Q&A with Dr. D. Ross Camidge

Fig. 1. Potential Effects of Choosing CNS Sites of Disease as Target Lesions on Overall Response Rate by Line of Therapy

In January 2018, the response Assessment in Neuro-Oncology Brain Metastases (RANO-BM) working group—an international collaboration of cancer treatment, scientific, and imaging experts— published a new guideline on addressing central nervous system (CNS) metastases in clinical trial designs for systemic agents.1 IASLC Lung Cancer News caught up with the guidelines’ lead author D. Ross Camidge, MD, PhD, Joyce Zeff Chair in Lung Cancer Research and Director of Thoracic Oncology at the University of Colorado Cancer Center, for a question and answer interview.

Q: How did these guidelines come about?
A: The first RANO-BM guidelines focused on defining the extent of the problem— how poor we have been at designing trials to appropriately include or exclude those with CNS disease, and the best way to generate data on CNS efficacy within such trials. They also described the “two-compartment model,” which means that CNS and extra-CNS efficacy data should be captured and presented separately, which is going to be key moving forward. These new guidelines now represent a very “how-to-do-it” description for improving clinical trial designs regarding drug development in cancers at risk of CNS spread. Obviously, lung cancer is one of the most significant cancers in this regard.

Q: Please summarize the three clinical scenarios for clinical trial design that you describe in the guideline.
A: At the start of the drug-development process you either suspect, based on previous clinical or preclinical data, that your drug is very unlikely to have activity in the brain (Scenario A), is very likely to have activity in the brain (Scenario B), or you just don’t know (Scenario C). In Scenario A, it’s all about protecting the patient and the drug-development process, but without inappropriately restricting access to a drug with activity in the rest of the body. So in Scenario A, the guidelines push to allow patients with CNS disease into a trial if the CNS disease is treated, asymptomatic, and stable, with each of these keywords being very clearly defined. In Scenario B, it’s about capturing CNS data accurately. So, for example, pursuing CNS imaging at the same frequency as body imaging, clearly defining what can and cannot be considered a CNS target lesion, and pushing for the two-compartment model in terms of data presentation. If a CNS signal is present, then we also propose “step-up inclusion criteria,” expanding eligibility to include symptomatic parenchymal disease and even leptomeningeal disease as the trial proceeds. In Scenario C, it’s about having a trial generate the data on CNS efficacy to then inform later Scenario A– or B– type designs as early as possible. So, for example, we propose adding dedicated CNS substudies at the recommended phase II dose in phase I trials, or rapid parallel CNS cohorts in later-phase trials.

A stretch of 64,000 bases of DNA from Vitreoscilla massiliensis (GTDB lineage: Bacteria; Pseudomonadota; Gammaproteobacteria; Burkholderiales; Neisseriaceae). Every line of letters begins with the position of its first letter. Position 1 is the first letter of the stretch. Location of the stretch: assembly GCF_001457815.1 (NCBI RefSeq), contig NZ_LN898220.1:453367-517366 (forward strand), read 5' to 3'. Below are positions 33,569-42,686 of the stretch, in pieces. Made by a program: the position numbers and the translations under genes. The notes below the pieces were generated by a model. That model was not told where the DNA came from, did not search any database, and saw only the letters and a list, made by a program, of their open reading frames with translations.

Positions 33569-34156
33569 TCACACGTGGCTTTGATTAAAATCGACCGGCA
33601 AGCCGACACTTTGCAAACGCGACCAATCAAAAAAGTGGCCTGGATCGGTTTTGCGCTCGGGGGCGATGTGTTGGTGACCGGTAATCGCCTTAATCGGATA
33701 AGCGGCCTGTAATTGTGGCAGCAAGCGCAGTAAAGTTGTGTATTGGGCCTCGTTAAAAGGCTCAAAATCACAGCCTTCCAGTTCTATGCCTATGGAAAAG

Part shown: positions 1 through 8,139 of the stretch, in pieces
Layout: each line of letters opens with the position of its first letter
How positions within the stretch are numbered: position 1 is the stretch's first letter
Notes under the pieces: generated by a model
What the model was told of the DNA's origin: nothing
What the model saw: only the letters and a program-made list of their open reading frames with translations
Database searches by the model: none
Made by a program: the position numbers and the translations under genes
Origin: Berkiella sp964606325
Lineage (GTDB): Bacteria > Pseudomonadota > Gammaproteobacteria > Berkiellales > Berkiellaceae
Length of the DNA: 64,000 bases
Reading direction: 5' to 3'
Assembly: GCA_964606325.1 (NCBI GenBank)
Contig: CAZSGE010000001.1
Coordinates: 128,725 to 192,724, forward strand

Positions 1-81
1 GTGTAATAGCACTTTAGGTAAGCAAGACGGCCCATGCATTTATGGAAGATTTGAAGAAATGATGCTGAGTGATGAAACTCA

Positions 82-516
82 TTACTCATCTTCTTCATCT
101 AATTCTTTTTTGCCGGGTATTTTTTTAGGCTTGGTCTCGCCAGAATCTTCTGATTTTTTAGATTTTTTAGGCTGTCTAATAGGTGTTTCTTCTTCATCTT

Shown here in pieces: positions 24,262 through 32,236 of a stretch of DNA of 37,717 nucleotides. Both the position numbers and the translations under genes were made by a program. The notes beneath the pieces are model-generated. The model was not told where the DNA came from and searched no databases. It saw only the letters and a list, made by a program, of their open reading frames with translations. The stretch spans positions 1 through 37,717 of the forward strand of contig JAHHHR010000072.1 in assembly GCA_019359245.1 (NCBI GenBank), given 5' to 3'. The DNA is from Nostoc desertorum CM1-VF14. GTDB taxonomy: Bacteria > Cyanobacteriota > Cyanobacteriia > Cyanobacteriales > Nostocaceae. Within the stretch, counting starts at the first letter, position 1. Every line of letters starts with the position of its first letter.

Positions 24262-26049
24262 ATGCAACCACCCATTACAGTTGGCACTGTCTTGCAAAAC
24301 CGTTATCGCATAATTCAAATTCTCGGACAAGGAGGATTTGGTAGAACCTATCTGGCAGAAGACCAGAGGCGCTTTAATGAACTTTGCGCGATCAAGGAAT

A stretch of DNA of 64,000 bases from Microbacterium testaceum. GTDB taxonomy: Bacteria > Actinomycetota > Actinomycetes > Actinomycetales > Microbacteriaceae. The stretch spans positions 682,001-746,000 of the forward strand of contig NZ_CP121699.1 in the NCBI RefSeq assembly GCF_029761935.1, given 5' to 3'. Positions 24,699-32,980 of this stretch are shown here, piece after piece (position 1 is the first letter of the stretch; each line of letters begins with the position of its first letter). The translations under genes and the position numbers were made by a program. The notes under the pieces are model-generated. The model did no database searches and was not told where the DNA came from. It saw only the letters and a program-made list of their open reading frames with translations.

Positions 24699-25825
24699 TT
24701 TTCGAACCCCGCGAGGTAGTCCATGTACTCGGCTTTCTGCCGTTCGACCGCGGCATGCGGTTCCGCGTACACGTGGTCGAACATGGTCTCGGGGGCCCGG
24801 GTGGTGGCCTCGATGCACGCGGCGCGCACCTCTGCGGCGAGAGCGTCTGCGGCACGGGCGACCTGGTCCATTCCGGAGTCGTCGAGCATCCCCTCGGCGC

Q: What about how CNS data should be presented?
A: Looking back over the past few years, especially in thoracic cancers, it is astonishing how uncritical we have been about the supposed CNS efficacy data we have been presented with. The guidelines discuss in detail how we could do better. For example, why is it assumed that comparable progression-free survival in those with and without brain metastases tells us about a drug’s CNS efficacy if prior local treatment, which local treatment (whole brain versus stereotactic radiosurgery), and the number of CNS lesions are not described?

Q: What excites you about these new approaches?
A: Recently, in later-line trials of some targeted agents, CNS lesions exposed to a highly CNS-penetrant drug are appearing hyper-responsive, with the CNS response rate seeming to exceed the extra-CNS rate, perhaps because the CNS lesions are behaving like disease in an earlier line of therapy. Whereas, for a less CNS penetrant drug, CNS lesions may appear hypo-responsive compared to the rest of the body (Fig. 1). Consequently, the overall response rate could be manipulated depending on the proportion of CNS versus extra-CNS disease included among the assessed target lesions. I think watching the field’s evolution regarding the demand for better-quality data that include the proportion of CNS disease contained within the overall target lesion dataset and present CNS and extra-CNS efficacy data separately will be amazing to see.

Q: Are we heading toward separate CNS drug doses and schedules being described?
A: For some drugs, yes. One of the other novel things in these guidelines is a description of how to formally explore dedicated CNS doses and schedules during drug development. So, in the absence of toxicity, dose and schedule exploration needn’t stop because a systemic target exposure or response rate was not seen. Instead, this exploration could continue among those with measurable CNS disease using the CNS response rate to see if higher continuous or intermittent doses are more beneficial for the CNS.

Q: Any final thoughts?
A: Just this: Over the next few years, our shared desire to improve outcomes should make us adopt clinical trial designs that more robustly address our clinical and research needs and engage in better presentations of relevant and accurately interpretable CNS data. If we do that, then everyone— patients, researchers, practitioners, and the pharmaceutical industry alike— will benefit. ✦

References:

1. Camidge DR, Lee EQ, Lin NU, et al. Clinical trial design for systemic agents in patients with brain metastases from solid tumours: a guideline by the Response Assessment in Neuro-Oncology Brain Metastases working group. Lancet Oncol. 2018 Jan;19(1):e20-e32. 2. Morgan RL, Camidge DR. Reviewing RECIST in the Era of Prolonged and Targeted Therapy. J Thorac Oncol. 2018 Feb; 13 (2):154–164.